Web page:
[DG-BSC] Ann Vroom Followup toBSC telecon Thursday August 25 2016

James Hazard james.g.hazard at gmail.com
Sat Aug 27 12:44:25 CDT 2016


Even with regard to the interactions (as opposed to the data), blockchain
can be an inconvenient (sometimes even illegal) way to keep a system
"open."  A couple of references:

Blockchain inconveniently recentralizes "state":
https://medium.com/@justmoon/the-subtle-tyranny-of-blockchain-91d98b8a3a65

Corda is not blockchain, banks can't use blockchain:
http://r3cev.com/blog/2016/8/24/the-corda-non-technical-whitepaper

"Blockchain acts as a focal point; solves a game theory problem for banks,
not a technology problem" Arvind Narayanan.
https://twitter.com/random_walker/status/644879898079682562
In this view, "blockchain" is how financial C-Suites learned about open
source.

This is not to say that blockchains are not needed.  They appear useful,
maybe necessary, in a broad range of IoT applications where connectivity
can't be assumed, and useful, if not necessary, in things like IBM's
billing transcripts with customers.

It seems useful to think of records, prose and code as layers that can be
implemented on any database.



On Fri, Aug 26, 2016 at 9:36 PM, John Wunderlich <john at wunderlich.ca> wrote:

> Jeff;
>
> My take is that the difference is not the technology. The purpose of the
> blockchain as part of a system is not to ensure the integrity and validity
> of the data in a technical sense. You’re right that that can be
> accomplished by a variety of technologies. Rather the purpose of the
> blockchain as part of a system is to de-centralize authority and
> responsibility. It might be thought of as UMA - user managed
> accountability. It’s not that the system needs a trustworthy owner of the
> database, it’s rather that the system doesn’t want/need a ‘owner’ of the
> database.
>
> JW
>
>
>
> On Aug 26, 2016, at 13:32, j stollman <stollman.j at gmail.com> wrote:
>
> All,
> It's been said that when you are keeping you head and everyone around you
> is losing theirs, maybe you don't understand the situation.
> So I'll allow that, perhaps, I am guilty of missing something important
> here.
>
> I see this consent as an excellent demonstration of an UMA application,
> but I fail to understand the benefits of using blockchain.  Any database
> could track the consents.  And an SQL database could perform queries much
> faster and cheaper.  The only justification I can imagine for using
> blockchain would be if you could not find a trustworthy owner for the
> database.  In this instance, using a public blockchain would remove the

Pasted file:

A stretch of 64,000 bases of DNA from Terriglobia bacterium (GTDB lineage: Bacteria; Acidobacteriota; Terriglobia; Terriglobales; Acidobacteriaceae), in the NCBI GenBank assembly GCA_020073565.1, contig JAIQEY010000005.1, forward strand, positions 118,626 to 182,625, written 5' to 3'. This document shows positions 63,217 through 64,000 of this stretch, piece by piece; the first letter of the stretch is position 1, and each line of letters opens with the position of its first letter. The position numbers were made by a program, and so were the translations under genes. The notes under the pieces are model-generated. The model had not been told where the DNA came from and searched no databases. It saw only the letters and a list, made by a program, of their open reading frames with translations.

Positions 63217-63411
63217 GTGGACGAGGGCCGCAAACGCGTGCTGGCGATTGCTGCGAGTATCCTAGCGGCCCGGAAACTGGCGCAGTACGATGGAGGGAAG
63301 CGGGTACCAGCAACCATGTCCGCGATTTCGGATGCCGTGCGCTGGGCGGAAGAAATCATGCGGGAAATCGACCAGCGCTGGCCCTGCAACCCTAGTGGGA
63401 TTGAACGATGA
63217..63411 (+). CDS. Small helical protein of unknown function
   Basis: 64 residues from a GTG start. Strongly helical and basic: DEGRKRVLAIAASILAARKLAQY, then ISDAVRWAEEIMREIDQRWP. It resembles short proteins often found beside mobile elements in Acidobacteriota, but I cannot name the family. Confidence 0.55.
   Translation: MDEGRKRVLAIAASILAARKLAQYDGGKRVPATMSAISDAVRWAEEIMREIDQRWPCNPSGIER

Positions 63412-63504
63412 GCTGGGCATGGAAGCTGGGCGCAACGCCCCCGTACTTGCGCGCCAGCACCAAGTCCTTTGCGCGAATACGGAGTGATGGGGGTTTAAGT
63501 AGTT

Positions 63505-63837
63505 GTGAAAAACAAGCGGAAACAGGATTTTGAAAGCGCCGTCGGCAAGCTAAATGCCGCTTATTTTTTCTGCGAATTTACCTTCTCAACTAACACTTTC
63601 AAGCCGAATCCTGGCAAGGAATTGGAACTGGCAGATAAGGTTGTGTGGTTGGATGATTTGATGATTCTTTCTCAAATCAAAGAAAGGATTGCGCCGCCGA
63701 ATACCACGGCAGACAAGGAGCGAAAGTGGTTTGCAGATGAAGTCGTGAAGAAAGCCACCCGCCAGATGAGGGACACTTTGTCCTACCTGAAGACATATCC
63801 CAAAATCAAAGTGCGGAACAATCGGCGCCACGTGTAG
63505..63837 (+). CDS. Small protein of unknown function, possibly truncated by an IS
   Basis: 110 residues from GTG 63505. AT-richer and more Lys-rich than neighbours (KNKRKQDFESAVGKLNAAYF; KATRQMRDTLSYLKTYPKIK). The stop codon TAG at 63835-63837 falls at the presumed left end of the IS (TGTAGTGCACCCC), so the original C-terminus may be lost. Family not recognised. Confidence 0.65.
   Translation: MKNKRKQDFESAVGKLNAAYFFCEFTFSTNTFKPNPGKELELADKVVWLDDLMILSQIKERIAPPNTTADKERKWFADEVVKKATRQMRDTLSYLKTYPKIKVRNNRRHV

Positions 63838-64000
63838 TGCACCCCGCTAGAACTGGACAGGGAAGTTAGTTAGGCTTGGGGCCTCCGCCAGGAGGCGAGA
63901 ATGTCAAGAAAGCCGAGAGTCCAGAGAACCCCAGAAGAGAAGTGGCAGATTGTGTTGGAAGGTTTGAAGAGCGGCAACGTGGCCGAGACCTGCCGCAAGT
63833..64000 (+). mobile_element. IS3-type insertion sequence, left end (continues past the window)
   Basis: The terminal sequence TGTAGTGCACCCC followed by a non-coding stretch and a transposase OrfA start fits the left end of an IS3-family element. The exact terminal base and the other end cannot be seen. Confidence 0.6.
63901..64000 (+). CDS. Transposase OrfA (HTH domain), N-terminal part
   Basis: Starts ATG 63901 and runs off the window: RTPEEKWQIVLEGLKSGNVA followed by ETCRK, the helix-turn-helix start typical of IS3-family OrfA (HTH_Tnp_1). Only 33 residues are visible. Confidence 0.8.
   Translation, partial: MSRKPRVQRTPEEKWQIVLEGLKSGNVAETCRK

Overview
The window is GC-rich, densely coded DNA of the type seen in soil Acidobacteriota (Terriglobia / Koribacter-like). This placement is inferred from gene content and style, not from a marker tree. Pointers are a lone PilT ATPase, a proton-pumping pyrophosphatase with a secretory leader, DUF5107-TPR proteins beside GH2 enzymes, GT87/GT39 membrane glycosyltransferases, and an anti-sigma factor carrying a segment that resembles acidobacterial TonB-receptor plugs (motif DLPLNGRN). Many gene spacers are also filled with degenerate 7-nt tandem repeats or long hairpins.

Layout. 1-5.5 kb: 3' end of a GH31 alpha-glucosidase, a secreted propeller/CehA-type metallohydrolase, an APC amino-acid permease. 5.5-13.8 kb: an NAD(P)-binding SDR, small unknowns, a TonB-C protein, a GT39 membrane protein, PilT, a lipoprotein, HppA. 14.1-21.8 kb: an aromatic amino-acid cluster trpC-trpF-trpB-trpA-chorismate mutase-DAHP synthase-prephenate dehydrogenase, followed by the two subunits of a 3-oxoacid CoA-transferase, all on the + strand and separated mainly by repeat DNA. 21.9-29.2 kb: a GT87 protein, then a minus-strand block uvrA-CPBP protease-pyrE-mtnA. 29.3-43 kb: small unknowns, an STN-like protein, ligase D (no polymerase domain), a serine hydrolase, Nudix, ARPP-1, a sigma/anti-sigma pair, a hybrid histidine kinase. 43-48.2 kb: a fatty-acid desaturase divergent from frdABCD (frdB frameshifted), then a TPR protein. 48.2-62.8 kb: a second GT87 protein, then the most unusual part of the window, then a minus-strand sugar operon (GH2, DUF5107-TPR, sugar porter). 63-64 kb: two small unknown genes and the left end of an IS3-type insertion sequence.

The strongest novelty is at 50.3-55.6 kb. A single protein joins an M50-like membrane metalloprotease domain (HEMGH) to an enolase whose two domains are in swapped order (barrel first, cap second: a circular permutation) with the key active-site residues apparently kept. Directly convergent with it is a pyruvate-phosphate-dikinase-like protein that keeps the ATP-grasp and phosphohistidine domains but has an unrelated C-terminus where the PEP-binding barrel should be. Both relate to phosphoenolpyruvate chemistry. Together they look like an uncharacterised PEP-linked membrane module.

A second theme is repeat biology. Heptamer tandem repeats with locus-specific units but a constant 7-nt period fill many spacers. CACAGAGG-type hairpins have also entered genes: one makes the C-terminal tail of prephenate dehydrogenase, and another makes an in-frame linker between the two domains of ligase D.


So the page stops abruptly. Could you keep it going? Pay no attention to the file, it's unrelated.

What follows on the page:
> fear that the database owner might be unscrupulous and try to modify the
> data to some advantage.  Other than that, I don't know why it would be
> beneficial to engage a blockchain network to perform this simple record
> keeping.
>
> So what am I missing?
>
> Thank you.
>
> Jeff
>
>
> ---------------------------------
> Jeff Stollman
> stollman.j at gmail.com
> +1 202.683.8699
> <stollman.j at gmail.com>
>
> Truth never triumphs — its opponents just die out.
> Science advances one funeral at a time.
>                                     Max Planck
>
> On Fri, Aug 26, 2016 at 12:50 PM, M AV <av_m at hotmail.com> wrote:
>
>> Critiques coming in are great, thx – super advantage of cartoon-simple
>> illustrations is that is spoofs out places where there’s fundamental lack
>> of clarity or consensus on the basics of the proposed flow – deep details
>> are eventually necessary, but at the brain-storming use case level a
>> beehive of details can be more obfuscating than illuminative (excuse my
>> mixed metaphors – obviously I’m a “visual” thinker …  so I always kind of
>> push back for a “draw it” explanation and trimming the proffered flow idea
>> down to it’s bare essentials .. J
>>
>>
>>
>> All that said – I think the concept of Alice co-owning the consent with
>> the researcher(s) is one of the radical ideas here that could be
>> facilitated in a new way by the new BC technology – i.e., the idea that
>> Alice’s consent is an “asset” that she shares with the co-parties to the
>> consent contract and which she therefore thereafter participates actively
>> in vis-à-vis the addition of new co-parties, i.e., researchers using the
>> asset – e.g. Alice’s data –
>>
>>
>>
>> My knowledge of research consents is not current enough (former JHMI
>> administrator and then health care biz lawyer, but semi-retired now) to
>> know whether a downstream researcher could piggy-back on to an existing
>> consent asset (contract agreement), but I guess as long as we blue-sky
>> use-case-ing we can assume anything arguendo J
>>
>>
>>
>> Best to all, ann v.
>>
>>
>>
>> *From:* James Hazard [mailto:james.g.hazard at gmail.com]
>> *Sent:* Friday, August 26, 2016 12:11 PM
>> *To:* John Moehrke <johnmoehrke at gmail.com>
>> *Cc:* M AV <av_m at hotmail.com>; dg-bsc at kantarainitiative.org
>>
>> *Subject:* Re: [DG-BSC] Ann Vroom Followup toBSC telecon Thursday August